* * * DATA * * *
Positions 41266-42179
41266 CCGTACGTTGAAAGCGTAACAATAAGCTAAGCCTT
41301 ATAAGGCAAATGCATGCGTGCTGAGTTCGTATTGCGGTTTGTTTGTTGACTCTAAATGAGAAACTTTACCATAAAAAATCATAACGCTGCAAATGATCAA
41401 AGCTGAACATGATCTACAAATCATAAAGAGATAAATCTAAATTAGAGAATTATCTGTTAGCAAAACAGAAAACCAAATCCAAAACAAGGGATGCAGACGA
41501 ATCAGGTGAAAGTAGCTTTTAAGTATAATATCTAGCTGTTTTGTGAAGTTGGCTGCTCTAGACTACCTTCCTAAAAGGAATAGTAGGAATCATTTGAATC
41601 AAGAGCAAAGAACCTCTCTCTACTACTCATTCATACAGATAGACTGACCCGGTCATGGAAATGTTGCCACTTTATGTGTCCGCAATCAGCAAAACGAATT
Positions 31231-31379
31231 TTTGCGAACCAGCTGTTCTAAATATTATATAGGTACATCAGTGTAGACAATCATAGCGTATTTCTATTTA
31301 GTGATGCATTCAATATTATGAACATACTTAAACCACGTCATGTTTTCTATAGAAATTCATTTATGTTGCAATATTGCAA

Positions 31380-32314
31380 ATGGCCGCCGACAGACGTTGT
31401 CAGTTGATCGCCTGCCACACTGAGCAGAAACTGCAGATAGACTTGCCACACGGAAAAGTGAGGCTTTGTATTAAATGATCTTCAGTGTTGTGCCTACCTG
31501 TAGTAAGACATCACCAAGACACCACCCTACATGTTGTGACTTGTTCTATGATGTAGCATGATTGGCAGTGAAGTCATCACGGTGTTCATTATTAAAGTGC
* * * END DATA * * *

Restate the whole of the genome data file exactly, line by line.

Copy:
Positions 41266-42179
41266 CCGTACGTTGAAAGCGTAACAATAAGCTAAGCCTT
41301 ATAAGGCAAATGCATGCGTGCTGAGTTCGTATTGCGGTTTGTTTGTTGACTCTAAATGAGAAACTTTACCATAAAAAATCATAACGCTGCAAATGATCAA
41401 AGCTGAACATGATCTACAAATCATAAAGAGATAAATCTAAATTAGAGAATTATCTGTTAGCAAAACAGAAAACCAAATCCAAAACAAGGGATGCAGACGA
41501 ATCAGGTGAAAGTAGCTTTTAAGTATAATATCTAGCTGTTTTGTGAAGTTGGCTGCTCTAGACTACCTTCCTAAAAGGAATAGTAGGAATCATTTGAATC
41601 AAGAGCAAAGAACCTCTCTCTACTACTCATTCATACAGATAGACTGACCCGGTCATGGAAATGTTGCCACTTTATGTGTCCGCAATCAGCAAAACGAATT
Positions 31231-31379
31231 TTTGCGAACCAGCTGTTCTAAATATTATATAGGTACATCAGTGTAGACAATCATAGCGTATTTCTATTTA
31301 GTGATGCATTCAATATTATGAACATACTTAAACCACGTCATGTTTTCTATAGAAATTCATTTATGTTGCAATATTGCAA

Positions 31380-32314
31380 ATGGCCGCCGACAGACGTTGT
31401 CAGTTGATCGCCTGCCACACTGAGCAGAAACTGCAGATAGACTTGCCACACGGAAAAGTGAGGCTTTGTATTAAATGATCTTCAGTGTTGTGCCTACCTG
31501 TAGTAAGACATCACCAAGACACCACCCTACATGTTGTGACTTGTTCTATGATGTAGCATGATTGGCAGTGAAGTCATCACGGTGTTCATTATTAAAGTGC